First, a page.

All up the park is home to 1169 different species of animal and plant. The native mammals include western pygmy-possum, quenda, black flanked wallaby, bush rats, and honey possums. The park is a bit of a twitcher’s paradise with 110 species of birds and while there we saw a white-bellied sea-eagle, numerous types of wattlebirds, a wedged tailed eagle, emu, cuckoo shrikes, crested pigeon, and bronze wings.
There are a number of walks to do. The Coastal Trail is a 15Km (9.3 miles) one way trail that takes about 8 hours to complete. It has also been divided up into four sections. We chose to walk from Lucky Bay to Thistle Cove. Lucky Bay is famed as having the most beautiful beaches in Australia and somewhat incongruously you can as we did see kangaroos on the sandy beach. There is a campsite there with gas barbecues, toilets, picnic areas, water, and shade shelters. We chose to stay in Esperance rather than camp this time. The walk trail is clearly marked out and takes you round the headland giving views over the bays and inlets. I saw a pod of six dolphins playing in on of the inlets and I stayed and watched them until they decided to swim back out to sea. As you get to Thistle Cove there is a picnic table in the lee of a large rock that looks like an enormous mitten standing on end which provides a bit of necessary shade while you sit and take in your surroundings. Matthew Flinders thought that Thistle Cove was even better than Lucky Bay, I’m not sure I would agree but it is a very beautiful spot.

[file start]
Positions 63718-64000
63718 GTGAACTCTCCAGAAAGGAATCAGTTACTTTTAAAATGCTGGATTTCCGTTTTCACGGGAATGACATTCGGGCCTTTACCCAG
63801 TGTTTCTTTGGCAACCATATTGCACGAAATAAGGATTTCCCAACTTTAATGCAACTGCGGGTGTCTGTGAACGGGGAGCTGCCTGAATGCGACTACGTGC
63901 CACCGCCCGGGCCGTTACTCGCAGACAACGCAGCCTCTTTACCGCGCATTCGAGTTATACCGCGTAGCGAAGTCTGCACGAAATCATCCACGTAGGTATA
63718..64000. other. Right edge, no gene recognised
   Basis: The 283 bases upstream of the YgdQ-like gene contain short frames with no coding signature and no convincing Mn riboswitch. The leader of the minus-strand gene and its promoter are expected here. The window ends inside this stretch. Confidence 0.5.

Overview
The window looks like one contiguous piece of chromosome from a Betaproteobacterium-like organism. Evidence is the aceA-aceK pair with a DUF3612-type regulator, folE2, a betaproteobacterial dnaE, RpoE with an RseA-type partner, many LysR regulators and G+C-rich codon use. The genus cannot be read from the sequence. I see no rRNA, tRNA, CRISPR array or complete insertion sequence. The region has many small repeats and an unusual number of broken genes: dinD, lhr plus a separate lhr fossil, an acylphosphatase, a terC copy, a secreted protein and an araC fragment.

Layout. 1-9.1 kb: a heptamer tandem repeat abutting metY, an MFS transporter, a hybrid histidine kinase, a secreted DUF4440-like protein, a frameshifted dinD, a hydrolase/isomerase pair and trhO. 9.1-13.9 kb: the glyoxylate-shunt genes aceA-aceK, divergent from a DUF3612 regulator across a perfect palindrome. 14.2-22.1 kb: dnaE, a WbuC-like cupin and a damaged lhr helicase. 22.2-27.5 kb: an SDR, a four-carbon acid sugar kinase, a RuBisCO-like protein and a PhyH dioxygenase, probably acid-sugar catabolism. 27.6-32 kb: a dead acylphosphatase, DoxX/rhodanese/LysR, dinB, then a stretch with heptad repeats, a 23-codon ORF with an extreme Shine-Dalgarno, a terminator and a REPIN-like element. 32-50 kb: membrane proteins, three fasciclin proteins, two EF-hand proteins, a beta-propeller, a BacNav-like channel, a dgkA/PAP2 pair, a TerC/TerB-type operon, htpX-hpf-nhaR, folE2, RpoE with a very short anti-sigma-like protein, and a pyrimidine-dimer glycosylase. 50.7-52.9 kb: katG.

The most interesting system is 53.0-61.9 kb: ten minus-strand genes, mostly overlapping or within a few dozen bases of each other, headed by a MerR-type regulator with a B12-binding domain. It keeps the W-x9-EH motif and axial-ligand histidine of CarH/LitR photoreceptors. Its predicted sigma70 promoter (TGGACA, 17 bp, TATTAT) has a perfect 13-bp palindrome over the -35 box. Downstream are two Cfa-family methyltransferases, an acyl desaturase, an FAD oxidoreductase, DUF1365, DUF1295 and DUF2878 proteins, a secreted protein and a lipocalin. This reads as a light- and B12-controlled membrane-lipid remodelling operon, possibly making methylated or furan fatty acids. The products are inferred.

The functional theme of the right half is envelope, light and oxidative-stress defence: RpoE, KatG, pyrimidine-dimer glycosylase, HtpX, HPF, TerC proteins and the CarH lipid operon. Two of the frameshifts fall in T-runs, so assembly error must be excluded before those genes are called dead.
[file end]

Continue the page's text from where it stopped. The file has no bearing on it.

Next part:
As mentioned earlier there are several peaks to bag; Mount Le Grand at 345 metres (1132 feet), Mississippi Hill 180 metres (590 feet), and Frenchman Peak at 262 metres(860 feet). Frenchman Peak was our choice as it has a clearly marked track to the top which is 3km or 1.8 miles return which is graded as hard and not recommended on wet and/or windy day. The peak did not get its name from the early French explorers but rather from explorer and prominent colonist John Forrest who passed through the area in 1870, in search of good country for pasture. The peak got its name because his brother, surveyor Alexander Forrest, thought its profile resembled a man wearing a Frenchman’s cap. The Aboriginal name for the peak was Mandooboornup and was a significant site for them. The Department of Parks and Wildlife who administer the park describe the route as being up the easy angled east slope. A better description to my mind would be up the not as hard east slope. At times the pitch of the slope is very steep, but thankfully the rock surface is very grippy in the dry and given a good pair of shoes and plenty of time it is very doable. The result is worth it as you’ll be rewarded with be rewarded with magnificent panoramic views of the park and islands in the Recherche Archipelago. The top of the peak has been eroded to form deep arch or cave which is not immediately obvious from looking up from the base and swallows make their nests in its walls and can be seen chasing insects as you climb up. The cave was formed 40 million years ago in the Eocene when sea levels were 300 metres (984 feet) higher than they are now and the top of the peak was under water. I don’t know about you but the geologic timescale just boggles my mind.
Did we enjoy our visits? Are the Kennedy’s gun shy? We will certainly visit again and aim to spend more time in the park, but we will go earlier in the spring so we can see more of the wildflowers and maybe even see some whales.
As always clicking on an image will take you through to my gallery for print purchases.